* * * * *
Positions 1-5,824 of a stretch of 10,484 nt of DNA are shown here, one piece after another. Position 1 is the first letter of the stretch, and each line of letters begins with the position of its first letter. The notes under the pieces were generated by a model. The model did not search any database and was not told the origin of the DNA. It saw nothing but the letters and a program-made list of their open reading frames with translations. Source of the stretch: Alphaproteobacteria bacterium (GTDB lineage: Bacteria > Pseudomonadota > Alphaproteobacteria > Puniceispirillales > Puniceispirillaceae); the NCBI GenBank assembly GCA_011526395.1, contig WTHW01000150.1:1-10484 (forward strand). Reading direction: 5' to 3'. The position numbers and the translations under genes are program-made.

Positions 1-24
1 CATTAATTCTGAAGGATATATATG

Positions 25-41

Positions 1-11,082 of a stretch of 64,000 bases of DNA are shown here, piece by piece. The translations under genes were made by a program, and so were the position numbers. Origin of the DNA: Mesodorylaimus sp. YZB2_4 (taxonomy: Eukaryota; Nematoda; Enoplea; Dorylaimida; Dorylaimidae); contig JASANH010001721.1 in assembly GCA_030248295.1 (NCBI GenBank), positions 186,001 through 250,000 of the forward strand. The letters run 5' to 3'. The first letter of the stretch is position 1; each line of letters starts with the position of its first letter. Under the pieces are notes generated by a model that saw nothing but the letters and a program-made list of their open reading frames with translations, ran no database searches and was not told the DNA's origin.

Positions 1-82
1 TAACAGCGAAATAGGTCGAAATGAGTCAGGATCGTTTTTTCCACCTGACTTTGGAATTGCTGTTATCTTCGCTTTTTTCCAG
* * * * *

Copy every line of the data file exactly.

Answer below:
Positions 1-5,824 of a stretch of 10,484 nt of DNA are shown here, one piece after another. Position 1 is the first letter of the stretch, and each line of letters begins with the position of its first letter. The notes under the pieces were generated by a model. The model did not search any database and was not told the origin of the DNA. It saw nothing but the letters and a program-made list of their open reading frames with translations. Source of the stretch: Alphaproteobacteria bacterium (GTDB lineage: Bacteria > Pseudomonadota > Alphaproteobacteria > Puniceispirillales > Puniceispirillaceae); the NCBI GenBank assembly GCA_011526395.1, contig WTHW01000150.1:1-10484 (forward strand). Reading direction: 5' to 3'. The position numbers and the translations under genes are program-made.

Positions 1-24
1 CATTAATTCTGAAGGATATATATG

Positions 25-41

Positions 1-11,082 of a stretch of 64,000 bases of DNA are shown here, piece by piece. The translations under genes were made by a program, and so were the position numbers. Origin of the DNA: Mesodorylaimus sp. YZB2_4 (taxonomy: Eukaryota; Nematoda; Enoplea; Dorylaimida; Dorylaimidae); contig JASANH010001721.1 in assembly GCA_030248295.1 (NCBI GenBank), positions 186,001 through 250,000 of the forward strand. The letters run 5' to 3'. The first letter of the stretch is position 1; each line of letters starts with the position of its first letter. Under the pieces are notes generated by a model that saw nothing but the letters and a program-made list of their open reading frames with translations, ran no database searches and was not told the DNA's origin.

Positions 1-82
1 TAACAGCGAAATAGGTCGAAATGAGTCAGGATCGTTTTTTCCACCTGACTTTGGAATTGCTGTTATCTTCGCTTTTTTCCAG